But the prime minister may feel he cannot reject such a call outright. Instead, his conditions appeared aimed at limiting the scope of the conference, raising the possibility it may not take place soon.
Arab countries like Egypt generally favor such a conference, in part because they increasingly fear the rise of Shiite power in Iraq and the possible growing influence of predominantly Shiite Iran.
But Iraq's Shiites, who dominate the government, fear Sunni-dominated countries will pressure Baghdad to make concessions to Iraq's Sunni Arab minority, which launched the insurgency against the U.S.-led coalition three years ago.
At any regional peace conference, both Iran and Syria would most likely try to increase their influence in Iraq.
The U.S. maintains about 140,000 troops in Iraq and is considering changing its strategic course in the country.
Robert Gates, the White House choice to be the next defense secretary, conceded during his Senate confirmation hearing Tuesday that the United States is not winning the war in Iraq. If the country is not stabilized in the next year or two, he warned, it could lead to a "regional conflagration."
He later said he believes the U.S. is neither winning nor losing, "at this point."
U.S. military spokesman Maj. Gen. William Caldwell told reporters that efforts to transfer security responsibility to the Iraqi military were moving forward. He predicted the entire country would be under the control of Iraqi police and military by the fall of next year.
"We would expect to see the entire country having reached provincial Iraqi control by early fall of next year," Caldwell said. "We should see the complete transfer of command and control of all Iraqi army divisions by late spring, early summer."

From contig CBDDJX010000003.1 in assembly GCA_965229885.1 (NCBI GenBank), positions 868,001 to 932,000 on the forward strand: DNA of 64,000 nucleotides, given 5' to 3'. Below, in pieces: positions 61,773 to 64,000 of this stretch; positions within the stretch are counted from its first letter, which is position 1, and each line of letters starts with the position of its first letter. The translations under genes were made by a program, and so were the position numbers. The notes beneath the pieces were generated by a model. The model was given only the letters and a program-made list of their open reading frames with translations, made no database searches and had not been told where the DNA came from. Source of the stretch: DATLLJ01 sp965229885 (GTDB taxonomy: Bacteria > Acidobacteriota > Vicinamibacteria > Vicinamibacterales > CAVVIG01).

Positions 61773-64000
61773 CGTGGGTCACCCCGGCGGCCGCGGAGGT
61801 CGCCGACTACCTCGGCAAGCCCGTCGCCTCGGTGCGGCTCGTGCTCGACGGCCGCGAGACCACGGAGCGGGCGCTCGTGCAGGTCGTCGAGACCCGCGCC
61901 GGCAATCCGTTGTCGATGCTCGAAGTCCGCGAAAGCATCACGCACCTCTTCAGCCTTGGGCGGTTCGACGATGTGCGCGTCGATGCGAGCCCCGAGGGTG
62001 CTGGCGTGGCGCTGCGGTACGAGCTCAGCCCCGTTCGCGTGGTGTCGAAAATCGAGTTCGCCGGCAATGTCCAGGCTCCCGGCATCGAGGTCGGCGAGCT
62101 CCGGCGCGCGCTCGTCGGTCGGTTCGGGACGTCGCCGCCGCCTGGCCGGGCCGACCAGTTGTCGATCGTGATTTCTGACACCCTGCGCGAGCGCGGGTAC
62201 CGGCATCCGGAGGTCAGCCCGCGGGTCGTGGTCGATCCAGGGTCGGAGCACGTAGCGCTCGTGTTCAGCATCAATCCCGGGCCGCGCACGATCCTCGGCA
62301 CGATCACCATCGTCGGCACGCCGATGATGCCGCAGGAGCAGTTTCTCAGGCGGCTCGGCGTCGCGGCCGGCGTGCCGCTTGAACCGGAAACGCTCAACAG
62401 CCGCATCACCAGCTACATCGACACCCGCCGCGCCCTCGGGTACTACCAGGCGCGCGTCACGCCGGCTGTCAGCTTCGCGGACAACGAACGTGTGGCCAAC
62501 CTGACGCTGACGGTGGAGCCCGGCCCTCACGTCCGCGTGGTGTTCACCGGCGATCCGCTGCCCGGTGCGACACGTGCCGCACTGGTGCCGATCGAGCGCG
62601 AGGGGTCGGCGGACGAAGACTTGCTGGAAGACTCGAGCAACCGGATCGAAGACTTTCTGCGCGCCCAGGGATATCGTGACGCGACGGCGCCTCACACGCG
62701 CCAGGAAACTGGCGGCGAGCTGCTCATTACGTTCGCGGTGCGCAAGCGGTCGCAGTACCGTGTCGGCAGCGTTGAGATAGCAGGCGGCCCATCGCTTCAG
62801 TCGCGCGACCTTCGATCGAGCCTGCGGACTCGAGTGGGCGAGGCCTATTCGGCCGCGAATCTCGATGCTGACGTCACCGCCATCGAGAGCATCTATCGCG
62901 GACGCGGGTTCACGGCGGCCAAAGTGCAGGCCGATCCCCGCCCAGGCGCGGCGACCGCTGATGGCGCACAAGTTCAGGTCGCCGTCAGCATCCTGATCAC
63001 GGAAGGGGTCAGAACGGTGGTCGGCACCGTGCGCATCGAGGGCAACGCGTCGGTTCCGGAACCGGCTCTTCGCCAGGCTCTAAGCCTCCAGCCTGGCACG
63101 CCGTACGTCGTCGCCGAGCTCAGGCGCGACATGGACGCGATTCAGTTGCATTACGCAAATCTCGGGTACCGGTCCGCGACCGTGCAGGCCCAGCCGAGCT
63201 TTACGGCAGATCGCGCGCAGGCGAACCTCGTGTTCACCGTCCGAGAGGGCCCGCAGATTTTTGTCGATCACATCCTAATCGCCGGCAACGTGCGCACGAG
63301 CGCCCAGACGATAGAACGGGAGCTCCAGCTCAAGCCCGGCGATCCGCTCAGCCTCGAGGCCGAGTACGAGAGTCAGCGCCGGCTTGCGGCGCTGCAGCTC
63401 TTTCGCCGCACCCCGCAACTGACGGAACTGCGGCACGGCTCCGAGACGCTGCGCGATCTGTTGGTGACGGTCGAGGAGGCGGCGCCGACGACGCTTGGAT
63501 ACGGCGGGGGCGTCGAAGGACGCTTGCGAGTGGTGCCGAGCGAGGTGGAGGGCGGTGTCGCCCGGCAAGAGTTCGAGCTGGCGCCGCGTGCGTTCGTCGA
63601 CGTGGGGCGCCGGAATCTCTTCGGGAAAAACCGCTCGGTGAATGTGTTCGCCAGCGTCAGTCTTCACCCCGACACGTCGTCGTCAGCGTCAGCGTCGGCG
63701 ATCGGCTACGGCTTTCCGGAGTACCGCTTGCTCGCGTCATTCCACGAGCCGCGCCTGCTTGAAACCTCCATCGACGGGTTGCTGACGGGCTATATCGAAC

The planned transfer of authority, he said, was part of an accelerated timetable discussed by President Bush and al-Maliki last week in Jordan.
Meanwhile, violence persisted unabated.
Suspected Sunni extremists killed 15 Shiite government workers in an attack on their minibus in Baghdad, the government said. Gunmen halted the vehicle and executed several passengers, who were on their way to work at the Shiite Endowment, a government ministry that acts as caretaker for Shiite mosques.
Fifteen other people were killed near a gasoline station when two car bombs exploded in the capital, police said. And at least 15 died in shootings, bombings and a mortar attack in and around Baghdad. Four bodies were pulled from the Tigris River south of the capital.
Police discovered the tortured bodies of 60 people who had been bound, blindfolded, then shot and left in Baghdad over the past 24 hours, Lt. Mohammed Khayoun said.
An American soldier was killed Monday when attackers fired on a U.S. patrol in northeastern Baghdad, the U.S. command said. Also Monday, a soldier died of wounds suffered in a blast in Diyala province and another soldier died in a traffic accident.
The deaths raised to at least 2,905 the number of members of the U.S. military who have died since the Iraq war started in March 2003, according to an Associated Press count.
AP writers Hamza Hendawi and Sameer N. Yacoub contributed to this report from Baghdad.